Spring: Crocus vernus

Spring is only a week away and crocuses are popping up in the garden.190311053710

Plant Name:  Crocus vernus
Common name:  Spring Crocus, Giant Crocus
Plant Type:  Crom
Height:   3 inches- 6 inches
Spread:   3 inches- 6 inches
Bloom Time:  March- April
Flower Color:  Purple, White, Yellow, Mixed with stripes
Exposure:   Full sun to Part shade
Soil Requirements:   Well-drained
Water Needs:   Medium
Attributes:   Showy flowers, Early spring flowers
Note:   Dutch Crocuses are bred to produce larger flowers.  
Protect from squirrels when freshly planted
Tolerant:   Deer, black walnut, and clay soils,
Uses:    Cottage Garden, Rock Garden, Coastal Garden, Prairie & Meadow Gardens, Naturalize, Early spring color
Native to:    the Alps, the Pyrenees, and the Balkans
USDA Hardiness Zone:    3 – 8

Re-potting a Christmas Cactus

After your Christmas cactus has bloomed, re-pot it into a pot slightly larger than its current container. Christmas cactus roots can easily rot if the soil is too wet, so the pot must have a drain hole and be planted in a lightweight, well-drained potting mix.   You can use potting mixes for cactus & succulents, which are readily available at garden centers, or you can make your own.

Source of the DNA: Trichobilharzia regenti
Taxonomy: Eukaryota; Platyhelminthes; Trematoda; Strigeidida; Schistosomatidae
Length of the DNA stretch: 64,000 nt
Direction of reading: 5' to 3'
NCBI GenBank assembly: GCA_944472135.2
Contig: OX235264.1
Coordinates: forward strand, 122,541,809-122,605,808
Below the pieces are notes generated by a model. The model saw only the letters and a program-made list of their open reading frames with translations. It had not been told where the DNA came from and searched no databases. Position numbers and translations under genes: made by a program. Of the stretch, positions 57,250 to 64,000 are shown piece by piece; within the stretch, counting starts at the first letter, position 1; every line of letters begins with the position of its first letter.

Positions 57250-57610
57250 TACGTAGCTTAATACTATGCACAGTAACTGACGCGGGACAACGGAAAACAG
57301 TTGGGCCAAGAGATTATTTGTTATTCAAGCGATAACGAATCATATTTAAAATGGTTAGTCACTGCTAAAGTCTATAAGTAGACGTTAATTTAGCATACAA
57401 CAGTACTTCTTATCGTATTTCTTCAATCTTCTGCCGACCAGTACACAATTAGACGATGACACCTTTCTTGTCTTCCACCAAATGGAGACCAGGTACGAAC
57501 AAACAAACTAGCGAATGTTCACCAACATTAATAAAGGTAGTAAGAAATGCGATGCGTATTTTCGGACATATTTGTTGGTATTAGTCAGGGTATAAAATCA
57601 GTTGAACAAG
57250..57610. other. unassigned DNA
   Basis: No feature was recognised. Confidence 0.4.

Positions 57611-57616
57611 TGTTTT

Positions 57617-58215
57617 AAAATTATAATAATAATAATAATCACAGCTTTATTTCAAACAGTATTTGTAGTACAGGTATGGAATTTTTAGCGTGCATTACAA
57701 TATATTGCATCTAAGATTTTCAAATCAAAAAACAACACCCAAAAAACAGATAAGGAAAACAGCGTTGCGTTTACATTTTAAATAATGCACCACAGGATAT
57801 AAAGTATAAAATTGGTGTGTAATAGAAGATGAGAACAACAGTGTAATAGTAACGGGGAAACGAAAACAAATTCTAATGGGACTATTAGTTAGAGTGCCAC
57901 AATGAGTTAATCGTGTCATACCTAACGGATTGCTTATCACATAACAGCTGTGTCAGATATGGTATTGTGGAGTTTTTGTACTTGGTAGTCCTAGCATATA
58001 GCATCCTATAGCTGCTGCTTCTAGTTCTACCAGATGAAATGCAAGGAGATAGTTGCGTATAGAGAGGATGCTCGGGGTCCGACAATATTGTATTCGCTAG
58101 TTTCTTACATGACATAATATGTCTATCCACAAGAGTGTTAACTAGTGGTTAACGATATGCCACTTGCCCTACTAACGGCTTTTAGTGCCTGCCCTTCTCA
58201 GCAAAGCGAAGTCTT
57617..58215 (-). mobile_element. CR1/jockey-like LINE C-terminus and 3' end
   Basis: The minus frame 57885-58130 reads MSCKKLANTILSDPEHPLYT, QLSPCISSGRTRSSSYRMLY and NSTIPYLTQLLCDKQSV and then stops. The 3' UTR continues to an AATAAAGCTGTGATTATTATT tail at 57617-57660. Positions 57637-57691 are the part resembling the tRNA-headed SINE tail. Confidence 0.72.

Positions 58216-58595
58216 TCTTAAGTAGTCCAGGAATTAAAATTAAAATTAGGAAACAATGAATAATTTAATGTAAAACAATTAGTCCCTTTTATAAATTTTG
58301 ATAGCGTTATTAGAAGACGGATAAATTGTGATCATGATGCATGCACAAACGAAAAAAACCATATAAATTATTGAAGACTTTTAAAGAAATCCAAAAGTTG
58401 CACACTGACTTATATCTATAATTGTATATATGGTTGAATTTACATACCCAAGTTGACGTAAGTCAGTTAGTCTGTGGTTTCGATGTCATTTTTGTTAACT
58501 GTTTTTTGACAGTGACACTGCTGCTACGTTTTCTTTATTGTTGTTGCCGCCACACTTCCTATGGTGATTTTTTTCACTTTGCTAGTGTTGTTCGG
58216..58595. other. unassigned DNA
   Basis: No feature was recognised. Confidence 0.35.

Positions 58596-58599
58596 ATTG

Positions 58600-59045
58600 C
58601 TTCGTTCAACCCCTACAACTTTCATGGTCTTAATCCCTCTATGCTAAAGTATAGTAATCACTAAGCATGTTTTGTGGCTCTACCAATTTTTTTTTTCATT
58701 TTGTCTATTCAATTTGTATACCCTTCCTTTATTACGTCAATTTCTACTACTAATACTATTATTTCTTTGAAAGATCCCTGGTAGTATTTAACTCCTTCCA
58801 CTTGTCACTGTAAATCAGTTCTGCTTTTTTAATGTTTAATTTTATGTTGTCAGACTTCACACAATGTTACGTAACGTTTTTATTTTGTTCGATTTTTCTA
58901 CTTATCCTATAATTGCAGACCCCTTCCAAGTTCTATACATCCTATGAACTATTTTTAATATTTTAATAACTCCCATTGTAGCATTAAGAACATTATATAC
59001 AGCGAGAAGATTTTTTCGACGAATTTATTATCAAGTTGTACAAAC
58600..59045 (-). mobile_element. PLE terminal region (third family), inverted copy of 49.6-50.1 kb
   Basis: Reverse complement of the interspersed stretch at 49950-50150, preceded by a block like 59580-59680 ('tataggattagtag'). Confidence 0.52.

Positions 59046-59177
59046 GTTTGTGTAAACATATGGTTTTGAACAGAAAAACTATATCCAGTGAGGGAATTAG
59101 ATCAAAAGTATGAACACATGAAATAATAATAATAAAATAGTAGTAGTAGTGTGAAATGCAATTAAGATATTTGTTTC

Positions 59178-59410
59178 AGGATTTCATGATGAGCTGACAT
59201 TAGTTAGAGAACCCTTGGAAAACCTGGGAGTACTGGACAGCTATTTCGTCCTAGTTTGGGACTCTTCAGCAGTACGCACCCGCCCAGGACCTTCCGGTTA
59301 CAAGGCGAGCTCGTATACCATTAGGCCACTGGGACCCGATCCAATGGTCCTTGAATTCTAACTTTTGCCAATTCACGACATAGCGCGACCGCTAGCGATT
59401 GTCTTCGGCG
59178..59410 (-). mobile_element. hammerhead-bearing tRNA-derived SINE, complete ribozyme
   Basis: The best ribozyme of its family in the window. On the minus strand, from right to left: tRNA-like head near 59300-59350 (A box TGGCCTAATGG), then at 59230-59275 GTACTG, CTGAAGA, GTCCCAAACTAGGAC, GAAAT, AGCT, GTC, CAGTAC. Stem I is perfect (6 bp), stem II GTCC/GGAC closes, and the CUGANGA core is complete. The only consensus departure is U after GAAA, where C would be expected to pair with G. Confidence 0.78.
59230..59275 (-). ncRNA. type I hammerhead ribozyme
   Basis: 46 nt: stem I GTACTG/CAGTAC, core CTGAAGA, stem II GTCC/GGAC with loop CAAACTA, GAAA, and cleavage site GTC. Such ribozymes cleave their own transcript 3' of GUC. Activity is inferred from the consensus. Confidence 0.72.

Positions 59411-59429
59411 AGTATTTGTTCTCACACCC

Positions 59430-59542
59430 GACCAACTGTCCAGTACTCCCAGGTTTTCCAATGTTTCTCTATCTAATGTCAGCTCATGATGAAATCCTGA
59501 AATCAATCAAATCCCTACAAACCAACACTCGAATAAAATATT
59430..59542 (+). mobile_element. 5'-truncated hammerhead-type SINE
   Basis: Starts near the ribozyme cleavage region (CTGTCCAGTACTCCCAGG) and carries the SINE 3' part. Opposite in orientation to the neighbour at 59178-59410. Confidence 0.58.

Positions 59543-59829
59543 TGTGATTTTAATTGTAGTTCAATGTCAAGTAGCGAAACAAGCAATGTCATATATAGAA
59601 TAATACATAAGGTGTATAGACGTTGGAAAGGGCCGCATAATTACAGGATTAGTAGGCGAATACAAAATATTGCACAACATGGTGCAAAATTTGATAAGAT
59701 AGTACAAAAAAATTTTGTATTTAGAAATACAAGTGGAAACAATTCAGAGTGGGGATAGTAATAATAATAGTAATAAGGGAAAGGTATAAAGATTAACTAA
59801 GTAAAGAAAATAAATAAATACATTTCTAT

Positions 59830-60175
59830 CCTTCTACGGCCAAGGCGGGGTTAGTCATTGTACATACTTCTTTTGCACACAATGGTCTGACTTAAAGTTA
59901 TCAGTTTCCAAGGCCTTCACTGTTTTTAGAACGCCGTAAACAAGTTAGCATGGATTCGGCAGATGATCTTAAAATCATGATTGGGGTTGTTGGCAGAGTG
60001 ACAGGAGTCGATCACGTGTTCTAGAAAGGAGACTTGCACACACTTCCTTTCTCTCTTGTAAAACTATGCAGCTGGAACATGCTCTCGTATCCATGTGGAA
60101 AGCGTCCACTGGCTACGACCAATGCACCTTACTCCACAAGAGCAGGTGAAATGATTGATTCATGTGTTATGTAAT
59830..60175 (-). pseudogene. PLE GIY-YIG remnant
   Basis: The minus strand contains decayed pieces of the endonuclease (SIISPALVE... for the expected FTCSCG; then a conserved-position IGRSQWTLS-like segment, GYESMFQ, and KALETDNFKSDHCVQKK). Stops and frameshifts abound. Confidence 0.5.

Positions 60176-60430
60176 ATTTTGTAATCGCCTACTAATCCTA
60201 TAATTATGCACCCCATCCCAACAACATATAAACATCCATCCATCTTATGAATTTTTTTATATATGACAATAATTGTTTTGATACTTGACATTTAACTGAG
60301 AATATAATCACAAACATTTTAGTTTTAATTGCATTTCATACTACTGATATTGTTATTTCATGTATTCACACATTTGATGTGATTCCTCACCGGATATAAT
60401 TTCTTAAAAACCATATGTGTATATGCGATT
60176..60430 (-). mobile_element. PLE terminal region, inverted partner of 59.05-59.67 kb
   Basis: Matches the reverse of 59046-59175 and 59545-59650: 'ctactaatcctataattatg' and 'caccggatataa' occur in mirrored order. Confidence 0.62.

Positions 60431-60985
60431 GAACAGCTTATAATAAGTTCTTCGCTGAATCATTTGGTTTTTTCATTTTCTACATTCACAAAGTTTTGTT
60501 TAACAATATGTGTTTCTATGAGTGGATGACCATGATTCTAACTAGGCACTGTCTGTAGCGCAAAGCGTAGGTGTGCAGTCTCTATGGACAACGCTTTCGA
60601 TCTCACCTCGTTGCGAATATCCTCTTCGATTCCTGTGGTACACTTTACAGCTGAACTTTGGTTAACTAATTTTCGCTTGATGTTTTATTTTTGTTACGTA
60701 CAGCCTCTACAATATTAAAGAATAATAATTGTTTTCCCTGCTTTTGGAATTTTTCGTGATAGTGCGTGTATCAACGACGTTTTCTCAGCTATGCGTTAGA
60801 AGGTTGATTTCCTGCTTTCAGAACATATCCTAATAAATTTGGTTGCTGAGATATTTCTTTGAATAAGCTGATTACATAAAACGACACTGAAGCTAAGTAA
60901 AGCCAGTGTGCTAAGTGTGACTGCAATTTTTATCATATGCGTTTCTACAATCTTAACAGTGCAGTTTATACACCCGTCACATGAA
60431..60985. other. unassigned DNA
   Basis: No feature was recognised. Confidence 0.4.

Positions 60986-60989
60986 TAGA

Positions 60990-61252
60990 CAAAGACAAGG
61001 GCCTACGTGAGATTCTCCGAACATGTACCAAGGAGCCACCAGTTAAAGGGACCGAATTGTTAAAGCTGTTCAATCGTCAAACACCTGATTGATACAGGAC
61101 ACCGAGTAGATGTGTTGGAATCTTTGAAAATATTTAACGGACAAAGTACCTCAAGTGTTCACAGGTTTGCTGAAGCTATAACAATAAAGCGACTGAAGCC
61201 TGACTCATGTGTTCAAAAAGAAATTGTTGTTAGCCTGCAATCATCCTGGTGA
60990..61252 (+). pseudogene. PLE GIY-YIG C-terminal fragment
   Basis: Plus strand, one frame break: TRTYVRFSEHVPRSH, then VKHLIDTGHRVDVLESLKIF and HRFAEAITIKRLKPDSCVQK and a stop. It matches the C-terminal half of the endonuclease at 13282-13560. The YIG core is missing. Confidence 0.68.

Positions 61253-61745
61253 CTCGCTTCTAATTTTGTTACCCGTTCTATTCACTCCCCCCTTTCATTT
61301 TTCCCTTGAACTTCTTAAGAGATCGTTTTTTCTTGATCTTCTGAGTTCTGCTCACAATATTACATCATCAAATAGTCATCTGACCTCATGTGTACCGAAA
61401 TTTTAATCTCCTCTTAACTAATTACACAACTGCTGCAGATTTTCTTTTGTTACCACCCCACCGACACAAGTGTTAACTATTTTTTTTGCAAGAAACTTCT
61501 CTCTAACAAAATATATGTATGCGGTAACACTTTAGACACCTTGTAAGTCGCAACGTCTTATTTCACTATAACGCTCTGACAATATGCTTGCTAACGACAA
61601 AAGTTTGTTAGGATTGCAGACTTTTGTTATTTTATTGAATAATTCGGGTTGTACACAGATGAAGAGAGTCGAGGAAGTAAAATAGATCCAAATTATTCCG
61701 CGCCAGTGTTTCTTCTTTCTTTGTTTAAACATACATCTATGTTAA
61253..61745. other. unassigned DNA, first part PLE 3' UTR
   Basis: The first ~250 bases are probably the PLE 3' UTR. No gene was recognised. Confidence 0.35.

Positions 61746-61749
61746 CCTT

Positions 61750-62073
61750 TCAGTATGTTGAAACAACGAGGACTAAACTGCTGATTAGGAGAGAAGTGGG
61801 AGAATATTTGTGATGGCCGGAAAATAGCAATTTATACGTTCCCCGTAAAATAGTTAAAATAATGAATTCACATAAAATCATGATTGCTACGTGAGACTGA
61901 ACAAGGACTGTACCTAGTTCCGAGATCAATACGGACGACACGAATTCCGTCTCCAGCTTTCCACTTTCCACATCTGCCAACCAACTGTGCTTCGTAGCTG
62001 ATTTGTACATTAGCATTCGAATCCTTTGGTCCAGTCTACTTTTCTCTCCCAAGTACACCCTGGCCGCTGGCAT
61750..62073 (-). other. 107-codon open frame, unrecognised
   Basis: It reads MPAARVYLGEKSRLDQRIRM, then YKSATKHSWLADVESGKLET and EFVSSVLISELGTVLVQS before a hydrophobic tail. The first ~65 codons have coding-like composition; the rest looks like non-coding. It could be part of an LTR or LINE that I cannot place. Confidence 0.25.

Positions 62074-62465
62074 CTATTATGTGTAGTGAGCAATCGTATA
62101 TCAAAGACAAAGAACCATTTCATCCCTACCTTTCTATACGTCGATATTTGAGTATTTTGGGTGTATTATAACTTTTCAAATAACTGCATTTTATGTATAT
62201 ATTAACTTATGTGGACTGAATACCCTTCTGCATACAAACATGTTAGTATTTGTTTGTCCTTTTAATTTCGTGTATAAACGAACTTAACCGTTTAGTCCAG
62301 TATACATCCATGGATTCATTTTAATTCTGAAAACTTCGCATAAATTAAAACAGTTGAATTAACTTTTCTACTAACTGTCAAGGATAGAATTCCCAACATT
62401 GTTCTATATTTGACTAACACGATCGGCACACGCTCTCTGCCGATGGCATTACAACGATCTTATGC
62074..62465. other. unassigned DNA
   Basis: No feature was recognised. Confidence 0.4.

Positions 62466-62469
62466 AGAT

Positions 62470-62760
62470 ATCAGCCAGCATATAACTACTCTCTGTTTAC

Commercially made potting soils can be used for Christmas cactus soil, if they are amended. Choose a balanced pH soil mix without added fertilizers. The soil’s pH should be neutral, between 6.0 and 7.0, not too acid nor too alkaline.

Below are four suggested Christmas cactus soil recipes:

  • 1/2 potting soil, 1/4 horticultural perlite, 1/4 orchid bark.
  • 1/3 Coconut Coir, 1/3 horticultural perlite, 1/3 fine fir bark.
  • 1/3 soil-less potting soil, 1/3 horticultural perlite, 1/3 pine bark nuggets.
  • 2/3 potting balanced PH soil with perlite, 1/3 sand

Submitted by; Carlotta Lucas

Peat Moss vs Coir (Coconut Fiber)

Both products are used as soil amendments to improve soil structure by lightening the soil and holding moisture; neither adds nutrients to the soil.

COIR

Coir

Peat moss is harvested from peat bogs which are areas of decomposed sphagnum moss in swamps and marshes. Wetland ecologists consider peat moss a non-sustainable material because its harvesting rate is greater than its replenishing rate. Plus, it is harvested from delicate endangered habitats.